• Request for Additional Feedback
  • Status of Mission Pack 2
  • In the News
  • Upcoming appearances

Soft Launch Summary:

First of all, thanks to everyone that has purchased Mission Pack 1. Your interest in Cryptogeddon is appreciated. I am thankful to you for your interest. I hope you are enjoying Mission Pack 1 and I hope you’ll come back for additional Mission Packs in the future.

It’s been an exciting couple of weeks since I first launched Cryptogeddon. The site officially went live on Wednesday September 11. I turned it on and shared the link with my Twitter and Facebook feeds. Within a few hours, I started to get some traffic and my first official sale occurred on launch day at 3:10pm! I’ve read before that the first sale is the best one, and that is absolutely true!

I didn’t know what to expect when I launched the site, but to have my first sale on day 1 was quite exciting. I’ve had consistent sales and traffic every day since then. This is great news, as it reinforces my motivation to build additional missions as quickly as possible and to make them as good as possible.

My first few sales were from European customers, primarily in Germany. I was initially puzzled by this as I suspected a common link amongst these customers, but I didn’t know what that common link would be. After a bit of research, I discovered that a German blog called heise Security ( made mention of my site in a weekly update ( to their readers. Google Translate was fantastic in helping me understand what the blog post said: “Some solve in their free time crossword, the other hacking challenges. In the latter distribution has Cryptogeddon specialized. So far, one finds there though only a mission pack, but the offer is to be gradually expanded.” Thanks to heise Security for the mention! I really appreciate it!

Mission 1 Feedback:

Thank you to everyone that has submitted feedback pertaining to Mission 1. Based on the feedback, it would appear that the mission was solid. A couple of minor issues were uncovered, which I have now corrected in an updated Mission 1 package. Anyone that purchased Mission 1 should have received an email letting them know where to download the updated Mission Pack.

There were 3 key pieces of feedback that I have incorporated:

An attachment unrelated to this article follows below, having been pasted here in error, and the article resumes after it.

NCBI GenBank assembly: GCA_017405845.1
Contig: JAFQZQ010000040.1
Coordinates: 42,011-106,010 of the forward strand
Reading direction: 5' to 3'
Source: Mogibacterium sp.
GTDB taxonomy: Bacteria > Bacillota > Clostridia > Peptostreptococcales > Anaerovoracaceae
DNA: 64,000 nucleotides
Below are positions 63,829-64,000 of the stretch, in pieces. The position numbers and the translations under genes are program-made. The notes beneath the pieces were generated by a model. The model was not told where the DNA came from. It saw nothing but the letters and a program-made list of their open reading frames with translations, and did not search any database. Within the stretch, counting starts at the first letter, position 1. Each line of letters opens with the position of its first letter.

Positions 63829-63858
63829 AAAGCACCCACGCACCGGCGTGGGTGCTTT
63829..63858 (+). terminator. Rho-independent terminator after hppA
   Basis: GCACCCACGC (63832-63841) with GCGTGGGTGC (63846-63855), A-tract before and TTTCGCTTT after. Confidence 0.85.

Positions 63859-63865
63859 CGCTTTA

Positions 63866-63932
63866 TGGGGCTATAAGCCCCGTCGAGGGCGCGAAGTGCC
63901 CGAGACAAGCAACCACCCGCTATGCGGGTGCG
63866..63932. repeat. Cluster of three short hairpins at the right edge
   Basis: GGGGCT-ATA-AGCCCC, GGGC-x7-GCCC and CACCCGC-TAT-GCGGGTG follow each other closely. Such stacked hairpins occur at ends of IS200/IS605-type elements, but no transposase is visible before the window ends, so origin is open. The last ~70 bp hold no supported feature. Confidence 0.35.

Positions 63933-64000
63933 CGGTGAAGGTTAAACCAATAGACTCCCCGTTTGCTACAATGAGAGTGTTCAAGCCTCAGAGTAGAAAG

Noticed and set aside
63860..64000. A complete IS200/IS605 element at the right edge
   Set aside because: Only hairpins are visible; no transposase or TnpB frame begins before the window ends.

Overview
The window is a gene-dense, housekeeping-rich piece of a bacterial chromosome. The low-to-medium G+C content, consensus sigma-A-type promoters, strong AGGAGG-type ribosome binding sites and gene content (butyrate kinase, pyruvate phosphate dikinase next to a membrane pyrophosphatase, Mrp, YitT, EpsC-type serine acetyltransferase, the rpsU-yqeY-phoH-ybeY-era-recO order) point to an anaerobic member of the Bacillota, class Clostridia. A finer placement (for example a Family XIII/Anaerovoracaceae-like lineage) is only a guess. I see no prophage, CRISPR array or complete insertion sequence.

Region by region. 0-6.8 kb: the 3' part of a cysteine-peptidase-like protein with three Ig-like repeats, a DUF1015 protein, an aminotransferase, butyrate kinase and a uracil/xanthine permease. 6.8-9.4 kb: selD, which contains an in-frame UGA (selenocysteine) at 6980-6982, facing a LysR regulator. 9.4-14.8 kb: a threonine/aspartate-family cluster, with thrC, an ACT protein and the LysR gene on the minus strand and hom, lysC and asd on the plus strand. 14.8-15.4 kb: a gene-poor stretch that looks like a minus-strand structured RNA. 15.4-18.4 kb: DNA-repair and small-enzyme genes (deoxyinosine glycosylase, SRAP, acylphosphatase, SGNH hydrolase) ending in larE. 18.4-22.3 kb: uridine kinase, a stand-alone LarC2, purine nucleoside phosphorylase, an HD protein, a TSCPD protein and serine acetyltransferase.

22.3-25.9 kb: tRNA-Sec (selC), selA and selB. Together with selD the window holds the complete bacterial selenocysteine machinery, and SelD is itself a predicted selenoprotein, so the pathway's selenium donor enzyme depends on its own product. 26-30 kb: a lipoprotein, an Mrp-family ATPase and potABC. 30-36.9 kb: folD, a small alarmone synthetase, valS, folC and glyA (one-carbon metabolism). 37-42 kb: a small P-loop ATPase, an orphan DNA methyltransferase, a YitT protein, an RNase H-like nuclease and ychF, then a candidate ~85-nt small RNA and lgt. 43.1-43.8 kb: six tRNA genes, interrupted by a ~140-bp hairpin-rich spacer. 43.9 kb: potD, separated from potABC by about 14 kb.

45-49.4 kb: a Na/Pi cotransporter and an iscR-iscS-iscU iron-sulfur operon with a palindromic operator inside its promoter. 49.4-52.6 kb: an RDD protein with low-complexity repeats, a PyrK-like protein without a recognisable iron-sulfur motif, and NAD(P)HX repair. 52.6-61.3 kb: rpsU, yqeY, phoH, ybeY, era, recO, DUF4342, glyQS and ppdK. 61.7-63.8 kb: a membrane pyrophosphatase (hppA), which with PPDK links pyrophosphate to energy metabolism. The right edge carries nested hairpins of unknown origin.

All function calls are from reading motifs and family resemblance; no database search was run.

1. Put the “STOP READING – SPOILER ALERT!” on a separate page so that the reader doesn’t accidentally skim the page and spoil any surprises.
  2. Mission 1 told participants to post their questions on the “Mission Pack 1” page. The Mission Pack 1 page doesn’t allow comments, so I have moved this to the FAQ page instead.
  3. The links in the table of contents didn’t work. For now, I’ve removed the hyperlinks. I’ll re-add them in future if I can find a suitable method.

Request for Additional Feedback:

I am grateful for your interest in Cryptogeddon and I welcome any feedback that you might be able to offer. There are 3 ways you can do that:

  1. Submit your feedback on the FAQ page:
  2. Complete a feedback survey:
  3. Email me directly at toddhdow [at] gmail [dot] com;

If you don’t mind, I would appreciate some feedback via the feedback survey:

Status of Mission Pack 2:

I am just putting the finishing touches on Mission Pack 2. The official title is “Cryptogeddon Mission Pack 2: Protect SCADA Secrets”. Some of the key tools and concepts in this mission will be the use of Amazon Web Services (ec2), WordPress, steganography and geo-location. Mission Pack 2 will be available on by Tuesday September 24 at the latest. I expect it’ll be ready for purchase sometime this weekend. Keep checking back!

In the News:

Software Hamilton posted a recent interview that I did with Kevin Browne. In the interview, I talk about infosec, I introduce Cryptogeddon and I talk about some of the challenges that came with building this project.

German blog heise Security mentioned Cryptogeddon in their weekly summary for September 13.

Upcoming Appearances:

I’ll be speaking at a couple of events in the near future:

Both DemoCamp and Sector will be great events. I encourage you to attend and to say hi to me at the events.

Thanks again for your support of Cryptogeddon. Keep an eye out for Mission 2, coming soon!